rdd22 February 2017 // The tenth international Rare Disease Day coordinated by EURORDIS takes place on February 28 this year. Various organisations, patients and institutions around the world will hold awareness-raising activities based on the theme of research. Research is key. It brings hope to the millions of people living with a rare condition across the world and their families. Rare Disease Day 2017 is also an opportunity to recognise the crucial role that patients play in research. You can lend your support by joining the Rare Disease Day Thunderclap campaign!

inauguration NGO Cie 90017 February 2017 // The report from the inauguration of the NGO Committee for Rare Diseases, which took place at the United Nations Headquarters in New York on 11 November 2016, is now available online. The event brought together 100 participants from patient organisations, academia, civil society, United Nations agencies and industry, as well as more than 1,600 followers via the live-stream online. The meeting marked the first time that rare diseases receive, at long last, proper consideration as a global public health priority for action within the United Nations. One of the main objectives of the event was to establish the synergies between rare diseases and the 2030 Agenda: the UN Sustainable Development Goals (SDGs). The Committee will aim to ensure that no one person living with a rare disease is left behind and in turn serves to advance efforts to achieve UN’s Sustainable Development Goals (SDGs).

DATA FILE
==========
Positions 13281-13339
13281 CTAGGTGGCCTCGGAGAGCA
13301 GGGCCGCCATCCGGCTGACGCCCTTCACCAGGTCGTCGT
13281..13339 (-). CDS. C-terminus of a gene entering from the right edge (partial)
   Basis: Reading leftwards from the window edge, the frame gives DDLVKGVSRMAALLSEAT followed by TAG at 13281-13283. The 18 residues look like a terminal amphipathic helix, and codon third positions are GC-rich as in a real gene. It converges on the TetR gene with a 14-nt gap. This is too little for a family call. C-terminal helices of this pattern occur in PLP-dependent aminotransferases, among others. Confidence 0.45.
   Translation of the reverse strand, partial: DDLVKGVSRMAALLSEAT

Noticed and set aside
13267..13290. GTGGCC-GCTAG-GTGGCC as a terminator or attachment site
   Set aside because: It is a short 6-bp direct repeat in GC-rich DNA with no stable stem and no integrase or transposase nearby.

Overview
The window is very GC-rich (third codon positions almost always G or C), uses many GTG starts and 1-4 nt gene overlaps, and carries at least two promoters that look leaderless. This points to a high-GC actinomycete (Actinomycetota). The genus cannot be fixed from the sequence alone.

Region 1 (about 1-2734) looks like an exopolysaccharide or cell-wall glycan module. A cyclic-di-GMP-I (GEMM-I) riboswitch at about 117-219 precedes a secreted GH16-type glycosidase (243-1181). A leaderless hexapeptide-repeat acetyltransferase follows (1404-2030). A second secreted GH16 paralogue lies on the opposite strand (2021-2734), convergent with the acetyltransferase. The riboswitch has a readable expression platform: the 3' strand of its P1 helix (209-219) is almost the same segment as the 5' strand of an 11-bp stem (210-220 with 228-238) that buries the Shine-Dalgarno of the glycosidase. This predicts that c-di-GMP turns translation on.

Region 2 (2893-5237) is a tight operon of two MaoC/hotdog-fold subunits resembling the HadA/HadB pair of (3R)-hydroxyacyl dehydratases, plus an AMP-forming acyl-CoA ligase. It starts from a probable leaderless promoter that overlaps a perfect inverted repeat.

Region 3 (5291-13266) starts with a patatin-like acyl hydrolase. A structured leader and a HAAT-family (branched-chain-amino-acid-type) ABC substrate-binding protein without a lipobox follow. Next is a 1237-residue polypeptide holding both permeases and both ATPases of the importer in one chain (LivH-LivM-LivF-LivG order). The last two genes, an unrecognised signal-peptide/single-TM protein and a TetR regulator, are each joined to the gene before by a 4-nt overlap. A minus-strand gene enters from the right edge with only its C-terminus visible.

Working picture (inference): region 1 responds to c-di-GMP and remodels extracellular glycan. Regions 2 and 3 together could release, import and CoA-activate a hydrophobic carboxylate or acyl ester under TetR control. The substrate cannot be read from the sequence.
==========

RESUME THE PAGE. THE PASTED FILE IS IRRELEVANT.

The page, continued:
wbddlogo CDC16 February 2017 // Help raise awareness for birth defects surveillance, prevention, care and research worldwide by lending your voice to raise awareness on the 3rd World Birth Defects Day (WBDD)! Sign up with your Facebook, Twitter and/or Tumblr account to the Thunderclap campaign and a one time message will be automatically posted for you on March 3, 2017. Check out the WBDD 2017 Toolkit to see what else you can do to support this important day. If you are a health care professional, speak about the steps women can take to help lower the risk of their baby developing a birth defect. Help us to reach as wide an audience as possible! Birth defects affect about 6% of infants and result in approximately 8.1 million birth defect-related disabilities every year. An estimated 303,000 newborns die during the first 28 days of life every year from birth defects.

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